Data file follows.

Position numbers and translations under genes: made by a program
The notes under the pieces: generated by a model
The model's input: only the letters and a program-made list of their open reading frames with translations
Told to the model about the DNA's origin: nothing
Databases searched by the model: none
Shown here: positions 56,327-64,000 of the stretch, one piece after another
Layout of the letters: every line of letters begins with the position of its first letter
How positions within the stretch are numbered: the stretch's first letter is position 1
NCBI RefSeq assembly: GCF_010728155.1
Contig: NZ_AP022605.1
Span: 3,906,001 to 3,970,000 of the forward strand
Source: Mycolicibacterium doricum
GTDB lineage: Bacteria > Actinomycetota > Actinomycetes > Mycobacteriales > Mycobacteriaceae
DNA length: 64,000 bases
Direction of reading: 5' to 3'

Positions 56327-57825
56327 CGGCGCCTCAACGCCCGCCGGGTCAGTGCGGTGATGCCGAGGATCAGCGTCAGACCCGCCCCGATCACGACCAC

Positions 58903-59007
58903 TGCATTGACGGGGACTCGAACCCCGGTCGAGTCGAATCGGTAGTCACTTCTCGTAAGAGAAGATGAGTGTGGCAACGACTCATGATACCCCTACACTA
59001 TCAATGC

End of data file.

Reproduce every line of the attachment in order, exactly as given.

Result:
Position numbers and translations under genes: made by a program
The notes under the pieces: generated by a model
The model's input: only the letters and a program-made list of their open reading frames with translations
Told to the model about the DNA's origin: nothing
Databases searched by the model: none
Shown here: positions 56,327-64,000 of the stretch, one piece after another
Layout of the letters: every line of letters begins with the position of its first letter
How positions within the stretch are numbered: the stretch's first letter is position 1
NCBI RefSeq assembly: GCF_010728155.1
Contig: NZ_AP022605.1
Span: 3,906,001 to 3,970,000 of the forward strand
Source: Mycolicibacterium doricum
GTDB lineage: Bacteria > Actinomycetota > Actinomycetes > Mycobacteriales > Mycobacteriaceae
DNA length: 64,000 bases
Direction of reading: 5' to 3'

Positions 56327-57825
56327 CGGCGCCTCAACGCCCGCCGGGTCAGTGCGGTGATGCCGAGGATCAGCGTCAGACCCGCCCCGATCACGACCAC

Positions 58903-59007
58903 TGCATTGACGGGGACTCGAACCCCGGTCGAGTCGAATCGGTAGTCACTTCTCGTAAGAGAAGATGAGTGTGGCAACGACTCATGATACCCCTACACTA
59001 TCAATGC